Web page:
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A Guide to Housing Options for an Aging City

10/02/2013, By

A Guide to Housing Options for an Aging City

Amy Zimmer

By Amy Zimmer on October 2, 2013 7:15am | Updated on October 2, 2013 7:15am



MANHATTAN — New York City’s population is turning gray: Soon there will be more older adults here than school-age children, according to city demographers.

What's more, older New Yorkers are choosing to stay in the city after retirement, while a growing number of empty nesters are returning from the suburbs — and many want to live independently. The over-60s set is expected to account for 20 percent of New York's residents by 2030, experts say.

Affordability, mobility, connection to communities and cultural life are of crucial importance to this expanding demographic. It's no wonder that city officials — and real estate agents — are getting ready.

"We find that there’s a trend of people moving to areas with greater walkability," said Dorian Block, of Age-Friendly New York City, a collaboration between the city and New York Academy of Medicine focused on improving the urban environment for older adults. "Sometimes you can be in Florida and still be stranded."

The initiative is piloting "Aging Improvement Districts," where, for instance in East Harlem, it's added sidewalk benches to encourage people to walk more or created senior swimming hours at public pools.

"We always say the best place to age is the place you’ve always been," Block said. "People tend to do best when they’re in a place where they know people."

Aging in Place: Naturally Occurring Retirement Communities

From Flushing's Clearview Gardens to Brooklyn's Spring Creek Towers (aka Starrett City), the city is home to more than 40 NORCs — naturally occurring retirement communities. These housing developments were not originally built for seniors but are now home to such a significant number of older people that they qualify for publicly funded supportive services, according to Fredda Vladeck, director of the United Hospital Fund's Aging in Place Initiative.

The first official NORC was Penn South, a co-op complex in Chelsea. It has an on-site nurse giving weekly blood pressure clinics, weekly meditation groups, case management services and a jam-packed roster of classes offering instruction in Italian, bridge, improv comedy and tai chi.

Residents from some Upper West Side block associations liked the NORC model so much they organized themselves to provide similar services after neighbors shared stories about being lonely, Bloomingdale Aging in Place president David Reich said.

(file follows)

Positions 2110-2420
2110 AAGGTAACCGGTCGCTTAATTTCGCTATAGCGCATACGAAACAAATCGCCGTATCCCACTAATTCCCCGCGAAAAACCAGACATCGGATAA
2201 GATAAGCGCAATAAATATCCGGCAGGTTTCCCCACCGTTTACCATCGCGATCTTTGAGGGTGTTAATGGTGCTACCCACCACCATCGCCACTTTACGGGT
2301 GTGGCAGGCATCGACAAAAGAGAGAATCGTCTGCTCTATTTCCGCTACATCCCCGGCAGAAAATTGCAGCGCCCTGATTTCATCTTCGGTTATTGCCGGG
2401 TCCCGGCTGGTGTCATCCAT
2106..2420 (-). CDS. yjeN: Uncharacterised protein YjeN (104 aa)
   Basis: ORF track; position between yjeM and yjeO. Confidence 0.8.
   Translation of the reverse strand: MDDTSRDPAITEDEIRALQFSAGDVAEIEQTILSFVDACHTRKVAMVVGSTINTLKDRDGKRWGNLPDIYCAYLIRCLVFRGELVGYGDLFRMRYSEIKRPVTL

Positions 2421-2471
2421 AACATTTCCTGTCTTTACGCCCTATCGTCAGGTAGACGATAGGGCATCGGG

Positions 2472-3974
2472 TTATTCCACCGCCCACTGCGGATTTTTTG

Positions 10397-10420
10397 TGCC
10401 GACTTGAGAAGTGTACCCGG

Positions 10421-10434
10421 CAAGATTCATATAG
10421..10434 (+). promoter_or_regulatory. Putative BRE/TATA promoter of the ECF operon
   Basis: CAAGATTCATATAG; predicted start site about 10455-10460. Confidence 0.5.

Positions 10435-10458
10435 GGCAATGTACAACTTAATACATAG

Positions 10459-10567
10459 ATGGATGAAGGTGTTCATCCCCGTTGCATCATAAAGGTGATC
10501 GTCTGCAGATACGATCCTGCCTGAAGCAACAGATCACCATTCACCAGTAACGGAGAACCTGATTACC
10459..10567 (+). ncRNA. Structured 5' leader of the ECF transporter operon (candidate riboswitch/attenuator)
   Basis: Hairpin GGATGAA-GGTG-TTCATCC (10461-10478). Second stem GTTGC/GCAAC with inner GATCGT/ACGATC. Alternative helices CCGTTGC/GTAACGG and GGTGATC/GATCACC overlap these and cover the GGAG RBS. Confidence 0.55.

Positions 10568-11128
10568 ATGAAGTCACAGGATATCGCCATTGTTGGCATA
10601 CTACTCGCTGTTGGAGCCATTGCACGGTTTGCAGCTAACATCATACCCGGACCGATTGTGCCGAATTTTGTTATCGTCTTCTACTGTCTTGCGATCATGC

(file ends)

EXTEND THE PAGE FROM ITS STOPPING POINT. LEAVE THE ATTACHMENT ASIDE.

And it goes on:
"Our purpose is to get people to know that their neighbors are friendly and helpful," he said of the volunteer-run group, "and to ask for help when they need it.”

Affordable Housing Lotteries

Some 73 percent of the city’s older adult renters live in housing that is stabilized, controlled, subsidized or part of the public housing system, according to a report from Age-Friendly New York City.

As the older population increases, so too will the demand for affordable housing, city officials said. 

The main funding stream for senior housing, however, is about to dry up, according to Jessica Katz, assistant commissioner for special needs housing at the city's Department of Housing Preservation and Development.

A program funded by the U.S. Department of Housing and Urban Development that has helped the city build more than 1,100 units of senior housing in the past five years "zeroed out," Katz said.

The city is stretching out the remaining funds from the program to build three more buildings for seniors with 186 units, she said.

"For fiscal year 2014 and 2015, there is a question of what resources will be available for senior housing," Katz said.

The need remains: The odds of winning a unit in senior affordable housing are roughly 25 to 1, Katz said.

The city also has a "Senior Citizen Rent Increase Exemption" that freezes rent for residents who are older than 62, earn less than $29,000 a year and live in rent-regulated housing.

"Craigslist" for Seniors

Many older New Yorkers live in apartments that may be too big for them, but they might feel stuck because it's rent-regulated and they wouldn't be able to find an equally affordable home, according to Age Friendly New York City.

The average number of residents per room is .64 citywide; for older adults it's .45, the report found.

To help those fill their big apartments with appropriate roommates, the New York Foundation for Senior Citizens hosts a free "matchmaking" service. The program's social work staff screen candidates and check references.

Empty Nesters Returning to the City

As soon as their kids were off to college, a couple from the ritzy bedroom community of Chappaqua, N.Y., recently sold their car and "massive" house for a two-bedroom on East 86th Street, said Robin Raines, a Rutenberg Realty agent who also lives in the Westchester town.

Many are moving back to the city even before they retire, prompting Raines to capitalize on this momentum by meeting people at a local tavern on Friday nights to tell them about New York City housing opportunities.

"They leave the city and put the kids in good schools. And then when their kids are grown, they wonder, 'Why are we paying these taxes?'" Raines said. "A lot of these people say 'I miss the city.'"

Annette Holmgren, of BOND New York, recently helped a widow in her 70s, who works at the Smithsonian in Washington, D.C., find a $7,000-a-month rental in Chelsea.

"She came to me with her sneakers on and backpack, ready to find an apartment," Holmgren said of the woman, who lived on the Upper West Side nearly half a century ago.

"It was so long since she had been in the city, so she wanted to rent to get a feel since it had changed so much."

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